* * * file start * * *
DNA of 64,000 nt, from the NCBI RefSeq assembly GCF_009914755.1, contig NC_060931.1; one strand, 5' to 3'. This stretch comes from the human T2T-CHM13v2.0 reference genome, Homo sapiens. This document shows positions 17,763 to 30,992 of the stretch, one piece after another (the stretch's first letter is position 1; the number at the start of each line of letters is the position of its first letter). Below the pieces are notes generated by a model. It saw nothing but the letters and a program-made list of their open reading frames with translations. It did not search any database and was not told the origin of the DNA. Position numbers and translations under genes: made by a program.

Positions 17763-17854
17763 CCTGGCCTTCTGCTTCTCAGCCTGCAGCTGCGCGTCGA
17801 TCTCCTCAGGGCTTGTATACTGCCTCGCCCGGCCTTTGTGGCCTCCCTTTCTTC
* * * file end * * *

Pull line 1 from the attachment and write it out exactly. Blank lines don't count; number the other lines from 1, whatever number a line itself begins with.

DNA of 64,000 nt, from the NCBI RefSeq assembly GCF_009914755.1, contig NC_060931.1; one strand, 5' to 3'. This stretch comes from the human T2T-CHM13v2.0 reference genome, Homo sapiens. This document shows positions 17,763 to 30,992 of the stretch, one piece after another (the stretch's first letter is position 1; the number at the start of each line of letters is the position of its first letter). Below the pieces are notes generated by a model. It saw nothing but the letters and a program-made list of their open reading frames with translations. It did not search any database and was not told the origin of the DNA. Position numbers and translations under genes: made by a program.